The set-up: Most of us have the standard social media plan: LinkedIn, Facebook business page and Twitter. Those who are really savvy probably have a YouTube account, Google+ and Pinterest, but how effective are these for you? Which are you actively involved in? Which platform best reaches out to your target audience?

And how does this compare to your email marketing activities?

Of all the methods just mentioned, email is the oldest form of online communication—but not by much. We are all capable of sending and receiving emails that we now prefer email contact over cold calling or follow-up phone calls. Just as with the larger companies, email marketing is an easy way to keep up with customers and connections. Social media is quickly growing to be the top outreach method, but we just aren’t comfortable with it yet.

It’s all about comfort: For me, blogging and emailing are my two main activities for keeping in touch. It could be because I’m a writer and I’m very comfortable writing. The important thing to remember is to go where your ideal audience is and to do what makes you comfortable. Stepping out of your comfort zone takes time, but it will come if it’s important to you, your audience and your business.

And ease: My social media activities are focused on LinkedIn. Why? Because—for me—it’s an easy and immediate way to connect with people I meet through local networking groups and national organizations. From there, I extend those relationships by joining LinkedIn groups that complement my specific audiences. It takes time, but this activity has created business for me. The other platforms (and yes, I have accounts in all those mentioned above), are slowly working their way into my monthly agenda. However, it’s a matter of comfort, familiarity, and scheduling that keeps me focused on what works. But remember: what works for me, may not work for you—and that’s okay!

As small business owners, what are your social media and email preferences? Which marketing tactic is your strength? Why? What plans do you have for branching out in 2015? Please leave your comments and ideas in the section below. I’d like to write a follow-up to MediaPost’s article, but from the point of view of small, one-man-band business owners.

And if you’re considering LinkedIn for your 2015 marketing plan and would like to update or improve your profile, I’m offering $50 off profile writing services (regularly $325).

Happy writing—and reaching out!
Kris the Scribbler

photo credit: Stuart Miles of freedigitalphotos.net

Testing the System

A writer’s life is thought to be one of the most isolated careers for a person. While I do enjoy the peace and quiet of my home office, I get most of my inspiration from getting out and about. A recent trip to the dentist has created the motivation for today’s blog.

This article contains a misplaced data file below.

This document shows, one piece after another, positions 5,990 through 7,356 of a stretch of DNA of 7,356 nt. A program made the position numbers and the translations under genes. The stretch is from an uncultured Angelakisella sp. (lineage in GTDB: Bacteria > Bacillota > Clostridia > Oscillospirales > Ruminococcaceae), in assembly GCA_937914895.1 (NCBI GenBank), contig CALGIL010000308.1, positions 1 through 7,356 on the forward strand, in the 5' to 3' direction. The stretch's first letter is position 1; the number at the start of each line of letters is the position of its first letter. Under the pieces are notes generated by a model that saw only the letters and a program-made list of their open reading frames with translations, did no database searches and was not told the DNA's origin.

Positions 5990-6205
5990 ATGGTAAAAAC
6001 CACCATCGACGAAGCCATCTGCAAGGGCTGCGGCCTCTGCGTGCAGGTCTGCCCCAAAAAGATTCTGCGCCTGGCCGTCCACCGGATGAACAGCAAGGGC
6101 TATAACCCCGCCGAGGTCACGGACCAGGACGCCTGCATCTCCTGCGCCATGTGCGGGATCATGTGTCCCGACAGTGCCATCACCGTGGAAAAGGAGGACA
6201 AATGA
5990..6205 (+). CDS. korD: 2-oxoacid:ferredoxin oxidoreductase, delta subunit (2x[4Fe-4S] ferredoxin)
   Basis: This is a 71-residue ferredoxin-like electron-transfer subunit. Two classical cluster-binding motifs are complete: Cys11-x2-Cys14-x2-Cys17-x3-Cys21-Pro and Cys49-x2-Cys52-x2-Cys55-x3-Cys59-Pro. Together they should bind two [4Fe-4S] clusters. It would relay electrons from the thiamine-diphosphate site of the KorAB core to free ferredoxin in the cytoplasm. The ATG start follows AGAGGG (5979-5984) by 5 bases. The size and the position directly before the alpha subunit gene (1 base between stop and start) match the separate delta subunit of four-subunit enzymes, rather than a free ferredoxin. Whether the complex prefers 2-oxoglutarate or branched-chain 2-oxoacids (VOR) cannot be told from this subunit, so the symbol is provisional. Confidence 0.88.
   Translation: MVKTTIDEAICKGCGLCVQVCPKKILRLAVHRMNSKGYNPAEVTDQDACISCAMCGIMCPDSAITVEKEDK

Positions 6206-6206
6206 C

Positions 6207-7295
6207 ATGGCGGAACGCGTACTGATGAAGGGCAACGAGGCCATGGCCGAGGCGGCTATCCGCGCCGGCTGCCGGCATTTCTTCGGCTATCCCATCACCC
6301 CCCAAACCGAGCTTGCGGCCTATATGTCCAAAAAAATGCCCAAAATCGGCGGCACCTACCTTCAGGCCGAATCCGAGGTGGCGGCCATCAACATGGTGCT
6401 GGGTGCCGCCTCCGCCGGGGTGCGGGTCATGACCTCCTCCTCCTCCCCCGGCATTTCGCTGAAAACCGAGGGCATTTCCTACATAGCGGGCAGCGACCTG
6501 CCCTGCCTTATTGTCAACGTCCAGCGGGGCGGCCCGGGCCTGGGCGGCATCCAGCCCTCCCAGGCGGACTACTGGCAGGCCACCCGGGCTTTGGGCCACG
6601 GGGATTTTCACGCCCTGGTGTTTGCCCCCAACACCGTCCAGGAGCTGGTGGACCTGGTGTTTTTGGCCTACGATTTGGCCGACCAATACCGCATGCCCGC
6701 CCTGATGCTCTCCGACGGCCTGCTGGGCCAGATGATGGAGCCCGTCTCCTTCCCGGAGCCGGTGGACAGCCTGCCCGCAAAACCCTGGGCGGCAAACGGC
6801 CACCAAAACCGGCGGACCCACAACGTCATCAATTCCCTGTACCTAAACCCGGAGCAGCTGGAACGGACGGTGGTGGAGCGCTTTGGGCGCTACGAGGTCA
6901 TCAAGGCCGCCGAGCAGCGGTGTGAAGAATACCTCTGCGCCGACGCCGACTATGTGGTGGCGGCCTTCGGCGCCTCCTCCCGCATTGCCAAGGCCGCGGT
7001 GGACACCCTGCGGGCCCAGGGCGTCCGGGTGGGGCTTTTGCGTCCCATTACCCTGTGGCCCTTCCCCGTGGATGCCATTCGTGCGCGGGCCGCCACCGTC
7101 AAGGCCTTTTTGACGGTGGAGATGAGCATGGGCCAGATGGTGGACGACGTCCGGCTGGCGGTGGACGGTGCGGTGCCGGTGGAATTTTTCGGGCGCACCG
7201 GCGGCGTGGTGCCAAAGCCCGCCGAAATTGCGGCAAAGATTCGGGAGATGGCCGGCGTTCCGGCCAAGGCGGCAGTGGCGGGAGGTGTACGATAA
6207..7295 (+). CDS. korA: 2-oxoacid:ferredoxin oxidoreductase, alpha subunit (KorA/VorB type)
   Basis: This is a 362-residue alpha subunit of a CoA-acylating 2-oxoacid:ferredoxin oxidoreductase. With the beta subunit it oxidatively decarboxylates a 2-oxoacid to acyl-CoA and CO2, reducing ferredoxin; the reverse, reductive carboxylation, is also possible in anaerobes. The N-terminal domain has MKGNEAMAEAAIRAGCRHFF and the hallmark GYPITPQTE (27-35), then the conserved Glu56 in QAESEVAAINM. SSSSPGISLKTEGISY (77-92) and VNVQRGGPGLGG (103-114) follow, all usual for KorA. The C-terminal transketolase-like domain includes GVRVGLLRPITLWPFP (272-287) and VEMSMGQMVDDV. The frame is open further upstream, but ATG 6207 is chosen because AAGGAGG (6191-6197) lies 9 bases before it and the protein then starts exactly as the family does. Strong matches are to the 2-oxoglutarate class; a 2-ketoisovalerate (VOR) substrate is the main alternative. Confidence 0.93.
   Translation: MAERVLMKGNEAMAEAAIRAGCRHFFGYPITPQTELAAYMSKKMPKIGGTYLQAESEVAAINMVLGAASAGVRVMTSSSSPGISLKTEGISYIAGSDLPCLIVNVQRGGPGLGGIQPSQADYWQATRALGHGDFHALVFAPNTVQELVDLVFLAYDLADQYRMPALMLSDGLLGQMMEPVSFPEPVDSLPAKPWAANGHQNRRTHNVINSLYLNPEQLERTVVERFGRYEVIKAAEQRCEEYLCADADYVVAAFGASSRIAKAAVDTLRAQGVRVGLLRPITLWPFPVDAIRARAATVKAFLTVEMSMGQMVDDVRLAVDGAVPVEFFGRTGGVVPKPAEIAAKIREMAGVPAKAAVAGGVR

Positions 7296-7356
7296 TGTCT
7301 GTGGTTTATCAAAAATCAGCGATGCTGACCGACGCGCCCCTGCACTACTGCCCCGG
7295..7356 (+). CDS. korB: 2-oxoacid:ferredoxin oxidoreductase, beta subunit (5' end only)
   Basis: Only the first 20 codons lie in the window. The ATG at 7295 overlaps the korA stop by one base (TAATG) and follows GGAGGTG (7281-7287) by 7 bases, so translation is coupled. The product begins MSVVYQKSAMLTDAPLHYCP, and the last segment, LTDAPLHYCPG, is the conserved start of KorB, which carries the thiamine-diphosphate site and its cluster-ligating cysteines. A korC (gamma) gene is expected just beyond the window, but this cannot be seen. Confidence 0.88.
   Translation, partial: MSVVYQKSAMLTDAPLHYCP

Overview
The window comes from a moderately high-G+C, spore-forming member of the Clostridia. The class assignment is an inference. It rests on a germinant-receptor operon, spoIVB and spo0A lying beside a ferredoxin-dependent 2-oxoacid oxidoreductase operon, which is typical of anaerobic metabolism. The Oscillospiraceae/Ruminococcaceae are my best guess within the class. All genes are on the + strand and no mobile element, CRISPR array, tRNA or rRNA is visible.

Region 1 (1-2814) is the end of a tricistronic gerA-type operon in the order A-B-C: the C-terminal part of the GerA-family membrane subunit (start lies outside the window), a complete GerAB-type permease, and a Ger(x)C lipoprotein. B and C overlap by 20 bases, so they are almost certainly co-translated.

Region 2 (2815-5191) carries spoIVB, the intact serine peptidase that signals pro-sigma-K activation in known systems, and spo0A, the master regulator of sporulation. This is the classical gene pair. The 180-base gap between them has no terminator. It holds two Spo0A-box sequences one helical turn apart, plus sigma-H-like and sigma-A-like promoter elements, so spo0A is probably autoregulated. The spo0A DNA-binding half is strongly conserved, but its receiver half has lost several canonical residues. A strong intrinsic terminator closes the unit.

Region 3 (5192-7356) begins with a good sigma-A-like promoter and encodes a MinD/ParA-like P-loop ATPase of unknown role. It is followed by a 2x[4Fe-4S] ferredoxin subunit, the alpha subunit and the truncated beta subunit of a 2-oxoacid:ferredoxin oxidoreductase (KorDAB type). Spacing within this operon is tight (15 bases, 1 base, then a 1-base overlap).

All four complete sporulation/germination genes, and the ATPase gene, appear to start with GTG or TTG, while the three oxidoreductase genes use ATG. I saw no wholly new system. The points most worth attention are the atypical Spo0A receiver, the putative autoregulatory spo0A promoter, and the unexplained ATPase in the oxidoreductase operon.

I needed an old filling refilled so while I endured the drilling, the numbness and mouthfuls of dental equipment, I shared ideas for online marketing with my dentist. His questions were similar to those we all face to keep our business top-of-mind.

Dr. D wanted to attract new patients to his dental clinic. During November he offered a $99 cleaning, x-ray and exam. Quite a deal! He had purchased ad space in a local publication to market his special. The result—only ‘a few’ responded to the ad, far less than he expected. When he asked how I discovered his special, I told him it was all by chance: I called to make an appointment for myself. The office manager told me about the special, otherwise I never would have found out—even though I receive the publication he placed the ad in (which I don’t normally read.)

I asked Dr. D about his email marketing plan. While Dr. D was aware of all the benefits and applications of ‘all things online’ no one in his office had time to implement this action.

We all know this to be true, right? Being a business owner, however, and working with businesses that are making the online transition, these are the tips I’ve learned and shared with others:

Start by collecting emails 1 patient/customer/client at a time. So, if you work with 10 clients per day, then you’ll have 10 email addresses at the end of the day. By the end of the month, there’s a potential to collect 30 or more. That’s plenty to start an email marketing campaign.

In Dr. D’s case, his clinic is third generation with 40 years of files to update. For Dr. D and others with an overload of files to go through, it’s tempting to start alphabetically. However, other factors such as visit frequency or age may be alternatives for updating files.

If your customers ask why you want their email address, here are some honest answers:

  • Your office is moving to an online format to save costs for their office and the patient